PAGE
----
Monthly archives: December 2013

Review of the Year 2013

Our Programme 2013 saw us produce new work by 15 playwrights across 8 productions touring to 44 towns and cities nationwide.

We send love and thanks to all who came to see a PP show this year, and we hope you’ll join us in 2014 as we celebrate our 40th Anniversary with a stellar programme of new plays on tour.

Meantime, here’s a quick lowdown on the year that was…

WASTED by Kate Tempest
Back by popular demand, WASTED completed our inaugural CAMPUS tour of Student Unions before a second sold-out run at London’s Roundhouse, where we live streamed a performance for the first time.

“Ingenious…funny and true.”
★★★★ The Guardian

“A slender, wistful three-way play that’s as seductive as smoke.”
★★★★ Time Out

You still have one more day to catch the live stream if you missed it!

LUNGS by Duncan Macmillan
Our co-production with Sheffield Theatres of Duncan Macmillan’s award-winning, much-loved LUNGS was broadcast on BBC Radio 3.

“The most beautiful… shattering play of the year.”
★★★★★ Sunday Express

GOOD WITH PEOPLE by David Harrower
First co-produced by Paines Plough and Òran Mór as part of A Play, A Pie and A Pint in 2010, GOOD WITH PEOPLE made it all the way to 59E59 Theatres in New York in 2013.

“Harrower’s beautiful, deceptive wisp of a play…Duff and Scott-Ramsay are perfection.”
Ben Brantley, New York Times

On home soil, we took COME TO WHERE I’M FROM – our theatrical tapestry of the UK, woven by writers asking if home is really where the heart is – to Plymouth and Leeds this year.

Check out some insights from our playwrights here.

In partnership with Pentabus, we premiered Duncan MacMillan’s EVERY BRILLIANT THING at Ludlow Fringe Festival and Ledbury Poetry Festival last summer.

Here’s what audiences had to say:

“Altogether so human, so relatable…it uplifts and enlightens, exploring the joy and endless possibility of humanity.”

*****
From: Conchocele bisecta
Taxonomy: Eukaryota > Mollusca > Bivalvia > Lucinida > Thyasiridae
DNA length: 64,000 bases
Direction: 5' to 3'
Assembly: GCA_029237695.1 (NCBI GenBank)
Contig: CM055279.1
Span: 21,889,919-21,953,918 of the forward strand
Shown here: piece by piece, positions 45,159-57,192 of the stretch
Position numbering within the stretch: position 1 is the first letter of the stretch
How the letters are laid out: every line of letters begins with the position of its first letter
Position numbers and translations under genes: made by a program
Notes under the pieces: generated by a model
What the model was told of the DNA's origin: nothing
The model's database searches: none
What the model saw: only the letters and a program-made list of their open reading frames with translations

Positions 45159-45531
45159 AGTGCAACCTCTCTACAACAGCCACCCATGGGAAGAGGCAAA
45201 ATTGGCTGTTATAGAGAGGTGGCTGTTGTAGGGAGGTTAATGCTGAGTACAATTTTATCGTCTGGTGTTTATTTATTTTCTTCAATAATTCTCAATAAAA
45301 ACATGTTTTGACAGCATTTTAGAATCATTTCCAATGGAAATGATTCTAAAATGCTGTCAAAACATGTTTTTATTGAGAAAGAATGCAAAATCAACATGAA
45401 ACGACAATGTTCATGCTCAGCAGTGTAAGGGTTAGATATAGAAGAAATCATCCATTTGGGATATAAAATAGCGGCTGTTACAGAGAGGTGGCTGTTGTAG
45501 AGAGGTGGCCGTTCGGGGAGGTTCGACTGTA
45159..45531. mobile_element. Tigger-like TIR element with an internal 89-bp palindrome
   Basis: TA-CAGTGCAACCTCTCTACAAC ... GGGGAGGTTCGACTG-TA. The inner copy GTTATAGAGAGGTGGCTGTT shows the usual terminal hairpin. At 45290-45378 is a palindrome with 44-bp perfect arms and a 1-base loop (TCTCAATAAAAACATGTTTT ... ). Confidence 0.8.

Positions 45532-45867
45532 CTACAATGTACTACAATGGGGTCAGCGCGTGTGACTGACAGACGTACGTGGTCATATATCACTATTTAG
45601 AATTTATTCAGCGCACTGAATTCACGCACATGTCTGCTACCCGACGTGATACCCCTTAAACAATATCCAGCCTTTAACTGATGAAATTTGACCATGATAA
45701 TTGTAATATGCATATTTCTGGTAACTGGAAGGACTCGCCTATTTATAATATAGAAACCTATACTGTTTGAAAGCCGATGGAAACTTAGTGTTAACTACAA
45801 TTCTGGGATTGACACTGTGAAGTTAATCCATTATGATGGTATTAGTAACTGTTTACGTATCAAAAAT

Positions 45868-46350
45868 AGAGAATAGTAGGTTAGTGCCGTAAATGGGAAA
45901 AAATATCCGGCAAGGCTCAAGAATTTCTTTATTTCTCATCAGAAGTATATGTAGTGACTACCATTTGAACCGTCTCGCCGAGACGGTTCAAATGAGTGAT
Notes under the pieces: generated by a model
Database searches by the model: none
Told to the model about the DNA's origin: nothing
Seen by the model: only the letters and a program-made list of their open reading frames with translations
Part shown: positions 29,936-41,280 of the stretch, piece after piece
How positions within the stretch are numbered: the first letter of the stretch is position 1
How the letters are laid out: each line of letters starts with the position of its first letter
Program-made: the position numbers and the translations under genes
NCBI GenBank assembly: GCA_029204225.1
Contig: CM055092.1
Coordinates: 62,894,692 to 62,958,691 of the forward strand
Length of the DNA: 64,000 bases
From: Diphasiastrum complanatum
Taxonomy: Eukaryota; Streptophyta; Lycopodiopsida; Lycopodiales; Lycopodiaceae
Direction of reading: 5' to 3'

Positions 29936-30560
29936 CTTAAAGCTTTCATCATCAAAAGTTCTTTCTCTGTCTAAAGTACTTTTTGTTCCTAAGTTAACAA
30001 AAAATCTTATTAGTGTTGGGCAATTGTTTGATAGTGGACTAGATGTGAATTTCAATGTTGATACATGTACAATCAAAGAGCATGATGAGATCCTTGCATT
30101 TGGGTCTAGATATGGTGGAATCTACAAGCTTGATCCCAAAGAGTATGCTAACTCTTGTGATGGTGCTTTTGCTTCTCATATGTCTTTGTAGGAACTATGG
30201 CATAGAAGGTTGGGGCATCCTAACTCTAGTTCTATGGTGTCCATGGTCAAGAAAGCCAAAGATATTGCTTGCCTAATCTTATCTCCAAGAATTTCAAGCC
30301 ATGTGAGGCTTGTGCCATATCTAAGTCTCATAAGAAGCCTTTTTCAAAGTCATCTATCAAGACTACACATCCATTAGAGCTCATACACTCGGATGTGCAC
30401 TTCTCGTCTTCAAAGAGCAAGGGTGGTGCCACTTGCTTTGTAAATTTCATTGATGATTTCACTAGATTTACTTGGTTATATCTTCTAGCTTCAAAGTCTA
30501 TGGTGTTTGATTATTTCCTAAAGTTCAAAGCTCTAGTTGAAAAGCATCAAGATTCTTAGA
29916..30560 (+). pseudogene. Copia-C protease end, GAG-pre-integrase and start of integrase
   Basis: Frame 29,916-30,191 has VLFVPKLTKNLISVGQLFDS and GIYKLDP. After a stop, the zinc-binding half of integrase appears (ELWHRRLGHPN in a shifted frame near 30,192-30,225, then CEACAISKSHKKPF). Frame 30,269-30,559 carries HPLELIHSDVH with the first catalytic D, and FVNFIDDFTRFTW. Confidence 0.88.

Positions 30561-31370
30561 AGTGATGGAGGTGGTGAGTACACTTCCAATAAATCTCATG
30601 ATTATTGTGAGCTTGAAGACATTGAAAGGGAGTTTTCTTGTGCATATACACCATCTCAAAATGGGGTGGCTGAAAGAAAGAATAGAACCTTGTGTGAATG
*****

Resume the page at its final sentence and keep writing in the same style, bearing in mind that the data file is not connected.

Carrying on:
SEA WALL by Simon Stephens
Andrew Scott reprised his acclaimed performance for an exclusive seven nights only in Simon Stephens’ SEA WALL at The Shed at The National Theatre.

“One of the most devastating 30 minutes you are ever likely to experience in the theatre.”
Lyn Gardner, The Guardian

“As engaging and devastating a piece of theatre as you’re likely to find….”
★★★★★ Independent

Following the huge success of WASTED, we were reunited with performance poet Kate Tempest for HOPELESSLY DEVOTED, which opened with our co-producers at Birmingham Rep and toured the Midlands in September-October. HOPELESSLY DEVOTED will return for a Spring 2014 tour.

“The play sings and soars, a little shard of lyrical brilliance… startlingly beautiful.”
★★★★ The Times

“Outstanding… The writing is fantastic, with just the right balance of spoken word, song and dialogue.”
★★★★★ The Public Reviews

And some words from our Tweeters:

“Absolutely loved #HopelesslyDevoted. Now that’s the theatre that gets my blood pumping.”

And last but certainly not least, Tom Wells’ infectiously funny, critically acclaimed football rom-com JUMPERS FOR GOALPOSTS, which we co-produced with Watford Palace Theatre and Hull Truck.

“The perfect winter-warmer…blissfully funny…deeply affecting”
★★★★★ Daily Telegraph

“Wells has given us another winner…Unreservedly recommended.”
★★★★★ Independent

“A razor sharp, beautifully human script that brings to life characters that every one of us will know, but whom rarely get to claim their space within gay culture.”
★★★★★ Attitude Magazine

And on the Twittersphere:

“Jumpers for Goalposts. One of the best pieces of theatre I’ve seen this year. Am totally speechless.”

Playing at The Bush Theatre until 4 January 2014. Book tickets here.

It’s been a wonderful year of theatre (and cake!) and there’s no denying we couldn’t have had as much without you (and cake!) coming along for the ride.

So – keep eating cake, and we wish you all a merry Christmas! Catch you next year?

Team PP x

Cupcake? :)

A farewell from The Big Room Playwright-in-residence

In one way, the past seven months at PP have been no different to any other seven months. I’ve been writing, essentially.